This is a more accurate picture, because as you can see from the following tables, all that has changed is our mix of business – and the investment business that we’re writing more of now actually has a higher NBMR than the risk business we’re selling less of. The traditional New Business Margin measure is distorted because it treats the entire premium paid by the policyholder as “revenue” when in fact only a small share of it is fees and charges and the rest is more like a deposit. Again, banks measure profitability and performance through RoE, Cost to Income Ratios and Net Interest Rate Margin and only very much behind those the return on total assets.
Analysis of NBMR and components via product line
|API||3 000||2 250||1 500||80||120||160|
|PVNBP||15 000||11 250||7 500||400||600||800|
|New Business Margin||1.3%||1.3%||1.3%||25.0%||25.0%||25.0%|
|API||3 000||2 250||1 500||80||120||160|
So the New Business Margin is constant on a product view, but when compared it appears as if there is a declining trend. Also, at 26.7% of revenue taken as profit for investment business, this is profitable business, a fact not obvious from the superficially low New Business Margin of 1.3% (which is actually a perfectly good profit margin on that measure, just difficult to understand and compare).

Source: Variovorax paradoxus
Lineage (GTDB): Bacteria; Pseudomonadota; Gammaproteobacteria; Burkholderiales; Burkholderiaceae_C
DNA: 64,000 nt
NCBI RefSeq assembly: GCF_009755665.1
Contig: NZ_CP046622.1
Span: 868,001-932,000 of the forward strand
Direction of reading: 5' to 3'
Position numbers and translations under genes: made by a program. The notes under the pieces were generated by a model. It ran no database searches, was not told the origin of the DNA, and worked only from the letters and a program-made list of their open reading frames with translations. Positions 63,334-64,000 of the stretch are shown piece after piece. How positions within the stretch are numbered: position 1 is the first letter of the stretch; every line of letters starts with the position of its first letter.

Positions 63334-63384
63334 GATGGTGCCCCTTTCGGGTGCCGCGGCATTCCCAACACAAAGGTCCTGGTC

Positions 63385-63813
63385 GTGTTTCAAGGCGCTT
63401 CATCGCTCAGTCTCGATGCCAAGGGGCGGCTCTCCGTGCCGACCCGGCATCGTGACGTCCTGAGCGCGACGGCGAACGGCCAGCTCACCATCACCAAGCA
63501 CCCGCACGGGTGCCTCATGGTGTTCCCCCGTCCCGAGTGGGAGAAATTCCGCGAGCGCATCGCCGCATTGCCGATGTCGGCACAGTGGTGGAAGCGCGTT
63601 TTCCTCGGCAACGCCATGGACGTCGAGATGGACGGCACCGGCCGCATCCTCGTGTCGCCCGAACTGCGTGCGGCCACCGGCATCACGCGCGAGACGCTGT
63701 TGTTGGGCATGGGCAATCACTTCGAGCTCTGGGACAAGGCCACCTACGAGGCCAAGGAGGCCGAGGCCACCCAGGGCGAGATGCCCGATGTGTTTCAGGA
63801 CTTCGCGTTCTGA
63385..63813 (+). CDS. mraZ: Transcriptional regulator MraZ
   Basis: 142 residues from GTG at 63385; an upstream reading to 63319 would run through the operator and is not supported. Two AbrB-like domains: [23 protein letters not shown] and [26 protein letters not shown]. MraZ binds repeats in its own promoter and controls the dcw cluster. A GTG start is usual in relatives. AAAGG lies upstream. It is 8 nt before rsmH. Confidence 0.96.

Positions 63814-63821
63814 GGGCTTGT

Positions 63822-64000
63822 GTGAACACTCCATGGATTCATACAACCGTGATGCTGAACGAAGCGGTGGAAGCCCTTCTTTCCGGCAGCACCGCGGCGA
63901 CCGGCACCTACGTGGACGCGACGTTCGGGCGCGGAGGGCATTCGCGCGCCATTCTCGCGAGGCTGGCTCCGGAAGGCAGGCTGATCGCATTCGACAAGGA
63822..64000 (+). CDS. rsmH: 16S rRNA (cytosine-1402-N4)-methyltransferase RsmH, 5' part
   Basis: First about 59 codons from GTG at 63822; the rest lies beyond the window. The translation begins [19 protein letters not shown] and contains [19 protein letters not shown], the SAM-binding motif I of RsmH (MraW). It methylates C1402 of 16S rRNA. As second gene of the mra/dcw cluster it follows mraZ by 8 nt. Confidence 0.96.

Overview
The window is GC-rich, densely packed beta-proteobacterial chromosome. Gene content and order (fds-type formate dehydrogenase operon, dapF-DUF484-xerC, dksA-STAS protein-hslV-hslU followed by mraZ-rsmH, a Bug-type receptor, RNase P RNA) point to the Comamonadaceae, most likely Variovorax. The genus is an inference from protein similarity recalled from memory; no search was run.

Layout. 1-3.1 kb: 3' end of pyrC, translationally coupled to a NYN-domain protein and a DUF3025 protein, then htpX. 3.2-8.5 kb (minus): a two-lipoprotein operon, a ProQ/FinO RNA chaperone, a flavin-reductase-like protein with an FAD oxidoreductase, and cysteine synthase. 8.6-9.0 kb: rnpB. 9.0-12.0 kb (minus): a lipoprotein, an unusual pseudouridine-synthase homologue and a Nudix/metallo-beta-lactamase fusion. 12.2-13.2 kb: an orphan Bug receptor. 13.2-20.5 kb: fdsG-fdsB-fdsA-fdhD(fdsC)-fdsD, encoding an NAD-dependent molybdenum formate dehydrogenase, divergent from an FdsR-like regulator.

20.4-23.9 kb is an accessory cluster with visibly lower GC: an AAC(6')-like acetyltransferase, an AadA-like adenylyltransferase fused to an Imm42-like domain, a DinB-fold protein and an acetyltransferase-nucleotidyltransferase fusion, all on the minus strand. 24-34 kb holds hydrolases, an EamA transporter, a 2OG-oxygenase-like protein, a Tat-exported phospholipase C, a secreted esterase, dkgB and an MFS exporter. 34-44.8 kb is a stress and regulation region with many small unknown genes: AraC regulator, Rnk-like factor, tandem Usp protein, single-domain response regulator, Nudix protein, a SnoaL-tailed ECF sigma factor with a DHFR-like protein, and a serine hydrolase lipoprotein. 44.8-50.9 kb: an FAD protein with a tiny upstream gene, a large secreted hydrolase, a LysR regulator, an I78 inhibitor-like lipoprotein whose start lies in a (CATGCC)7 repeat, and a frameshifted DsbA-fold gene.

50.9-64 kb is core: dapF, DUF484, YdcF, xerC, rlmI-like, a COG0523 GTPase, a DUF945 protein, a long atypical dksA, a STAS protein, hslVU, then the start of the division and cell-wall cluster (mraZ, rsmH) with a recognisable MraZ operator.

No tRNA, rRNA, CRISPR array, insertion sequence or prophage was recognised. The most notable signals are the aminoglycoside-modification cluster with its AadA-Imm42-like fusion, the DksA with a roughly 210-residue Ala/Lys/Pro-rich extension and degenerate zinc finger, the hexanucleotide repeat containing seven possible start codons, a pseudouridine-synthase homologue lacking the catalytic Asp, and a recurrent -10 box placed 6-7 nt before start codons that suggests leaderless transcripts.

The Revenue Per Premium (RPP) is 100% for risk business and 5% for investment business. Depending on policy size, a 5% deduction from every premium might be a little on the high side and from a Treating Customers Fairly and sustainability perspective, this area may require some attention. It’s also fair to ask “why are we losing market share in risk products and what can be done about it”, but at least we see this as a mix of business and market share issue and not a business margin issue.
Example 2 – Complex changes in volume, profitability and other components
Example 2 is more complex. Let’s look at the aggregate information on a traditional presentation first.
|PVNBP||6 900||4 100||2 900|
|New Business Margin||1.6%||2.4%||3.1%|
In this case it looks like we have a severe margin squeeze problem in spite of increased business volumes and increased VNB. By now it should be clear that it’s dangerous drawing conclusions from this information.